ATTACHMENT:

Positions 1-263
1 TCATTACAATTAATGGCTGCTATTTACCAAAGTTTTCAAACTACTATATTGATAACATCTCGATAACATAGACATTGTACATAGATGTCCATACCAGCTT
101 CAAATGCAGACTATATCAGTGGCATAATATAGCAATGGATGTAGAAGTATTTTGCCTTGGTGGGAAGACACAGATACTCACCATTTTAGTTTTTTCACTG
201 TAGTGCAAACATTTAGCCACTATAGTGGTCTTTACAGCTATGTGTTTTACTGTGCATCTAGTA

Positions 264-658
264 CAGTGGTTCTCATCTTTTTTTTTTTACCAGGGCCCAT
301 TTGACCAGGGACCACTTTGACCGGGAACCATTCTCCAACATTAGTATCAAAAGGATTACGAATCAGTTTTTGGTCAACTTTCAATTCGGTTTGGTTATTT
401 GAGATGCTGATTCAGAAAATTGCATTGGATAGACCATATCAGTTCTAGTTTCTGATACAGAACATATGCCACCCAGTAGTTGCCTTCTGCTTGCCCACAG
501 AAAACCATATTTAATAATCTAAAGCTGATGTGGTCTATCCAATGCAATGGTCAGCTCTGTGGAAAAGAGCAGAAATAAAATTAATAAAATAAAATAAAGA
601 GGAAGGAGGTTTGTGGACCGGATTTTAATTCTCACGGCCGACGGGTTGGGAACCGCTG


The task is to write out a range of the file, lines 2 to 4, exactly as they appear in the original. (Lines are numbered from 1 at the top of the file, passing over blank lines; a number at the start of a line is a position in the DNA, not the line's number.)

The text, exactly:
1 TCATTACAATTAATGGCTGCTATTTACCAAAGTTTTCAAACTACTATATTGATAACATCTCGATAACATAGACATTGTACATAGATGTCCATACCAGCTT
101 CAAATGCAGACTATATCAGTGGCATAATATAGCAATGGATGTAGAAGTATTTTGCCTTGGTGGGAAGACACAGATACTCACCATTTTAGTTTTTTCACTG
201 TAGTGCAAACATTTAGCCACTATAGTGGTCTTTACAGCTATGTGTTTTACTGTGCATCTAGTA